PRRS in North America, Latin America, and AsiaC. Dewey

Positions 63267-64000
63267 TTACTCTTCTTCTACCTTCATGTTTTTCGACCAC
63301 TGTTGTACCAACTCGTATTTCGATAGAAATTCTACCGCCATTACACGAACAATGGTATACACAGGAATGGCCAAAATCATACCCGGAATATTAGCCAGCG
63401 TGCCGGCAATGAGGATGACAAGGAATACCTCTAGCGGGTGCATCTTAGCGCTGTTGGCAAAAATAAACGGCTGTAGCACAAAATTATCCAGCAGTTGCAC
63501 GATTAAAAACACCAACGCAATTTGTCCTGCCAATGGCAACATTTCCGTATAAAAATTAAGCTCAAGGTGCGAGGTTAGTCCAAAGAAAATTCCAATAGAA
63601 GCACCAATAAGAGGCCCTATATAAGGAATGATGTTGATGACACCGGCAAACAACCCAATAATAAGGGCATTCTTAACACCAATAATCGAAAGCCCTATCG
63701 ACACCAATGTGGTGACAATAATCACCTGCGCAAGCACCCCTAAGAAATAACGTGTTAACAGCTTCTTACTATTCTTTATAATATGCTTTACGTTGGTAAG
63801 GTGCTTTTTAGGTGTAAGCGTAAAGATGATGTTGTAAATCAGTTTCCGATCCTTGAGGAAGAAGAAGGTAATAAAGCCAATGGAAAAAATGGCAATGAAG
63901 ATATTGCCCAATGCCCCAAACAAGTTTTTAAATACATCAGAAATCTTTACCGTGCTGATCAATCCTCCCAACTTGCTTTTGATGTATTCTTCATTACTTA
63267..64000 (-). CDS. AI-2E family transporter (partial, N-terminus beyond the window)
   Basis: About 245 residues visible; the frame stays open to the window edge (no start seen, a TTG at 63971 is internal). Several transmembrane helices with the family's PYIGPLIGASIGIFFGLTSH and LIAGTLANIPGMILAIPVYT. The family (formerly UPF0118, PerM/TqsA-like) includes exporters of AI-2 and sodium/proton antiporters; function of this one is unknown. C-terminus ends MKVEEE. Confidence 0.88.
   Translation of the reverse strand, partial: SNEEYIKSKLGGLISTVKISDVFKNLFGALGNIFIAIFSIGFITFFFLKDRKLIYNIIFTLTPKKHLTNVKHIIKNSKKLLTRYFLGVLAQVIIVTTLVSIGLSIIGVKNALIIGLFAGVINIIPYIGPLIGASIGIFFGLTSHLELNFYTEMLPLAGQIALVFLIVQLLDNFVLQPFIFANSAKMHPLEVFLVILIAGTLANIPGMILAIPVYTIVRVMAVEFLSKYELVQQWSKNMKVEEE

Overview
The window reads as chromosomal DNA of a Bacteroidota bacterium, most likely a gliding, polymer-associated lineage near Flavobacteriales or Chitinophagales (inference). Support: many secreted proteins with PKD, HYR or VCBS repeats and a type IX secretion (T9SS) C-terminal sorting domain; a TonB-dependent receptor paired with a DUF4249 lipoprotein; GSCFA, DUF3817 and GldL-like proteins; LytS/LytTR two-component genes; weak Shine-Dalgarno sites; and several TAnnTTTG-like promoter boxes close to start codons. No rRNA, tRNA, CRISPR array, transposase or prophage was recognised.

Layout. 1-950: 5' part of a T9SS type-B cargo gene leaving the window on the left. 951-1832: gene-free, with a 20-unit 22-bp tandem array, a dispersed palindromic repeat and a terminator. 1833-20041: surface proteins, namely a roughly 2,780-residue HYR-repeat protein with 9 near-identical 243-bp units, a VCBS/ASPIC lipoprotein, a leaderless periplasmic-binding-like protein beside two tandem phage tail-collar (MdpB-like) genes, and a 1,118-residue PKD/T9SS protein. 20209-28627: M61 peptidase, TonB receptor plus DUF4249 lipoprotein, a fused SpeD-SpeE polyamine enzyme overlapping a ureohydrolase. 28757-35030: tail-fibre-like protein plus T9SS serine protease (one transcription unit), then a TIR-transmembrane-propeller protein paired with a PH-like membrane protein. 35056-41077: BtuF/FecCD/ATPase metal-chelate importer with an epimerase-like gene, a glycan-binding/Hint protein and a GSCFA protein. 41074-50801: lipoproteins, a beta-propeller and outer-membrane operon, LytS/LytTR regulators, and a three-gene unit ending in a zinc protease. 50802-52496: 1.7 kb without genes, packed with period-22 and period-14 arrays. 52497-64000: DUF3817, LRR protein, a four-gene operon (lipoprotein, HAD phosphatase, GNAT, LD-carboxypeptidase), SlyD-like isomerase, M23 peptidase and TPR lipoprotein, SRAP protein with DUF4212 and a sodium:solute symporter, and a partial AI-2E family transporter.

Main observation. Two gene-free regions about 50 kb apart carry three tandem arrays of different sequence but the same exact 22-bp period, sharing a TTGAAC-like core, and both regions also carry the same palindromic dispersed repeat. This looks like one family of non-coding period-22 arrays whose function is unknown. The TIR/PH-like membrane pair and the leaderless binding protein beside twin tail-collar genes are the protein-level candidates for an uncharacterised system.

Population Medicine, University of Guelph, Guelph, Ontario, Canada N1G 2W1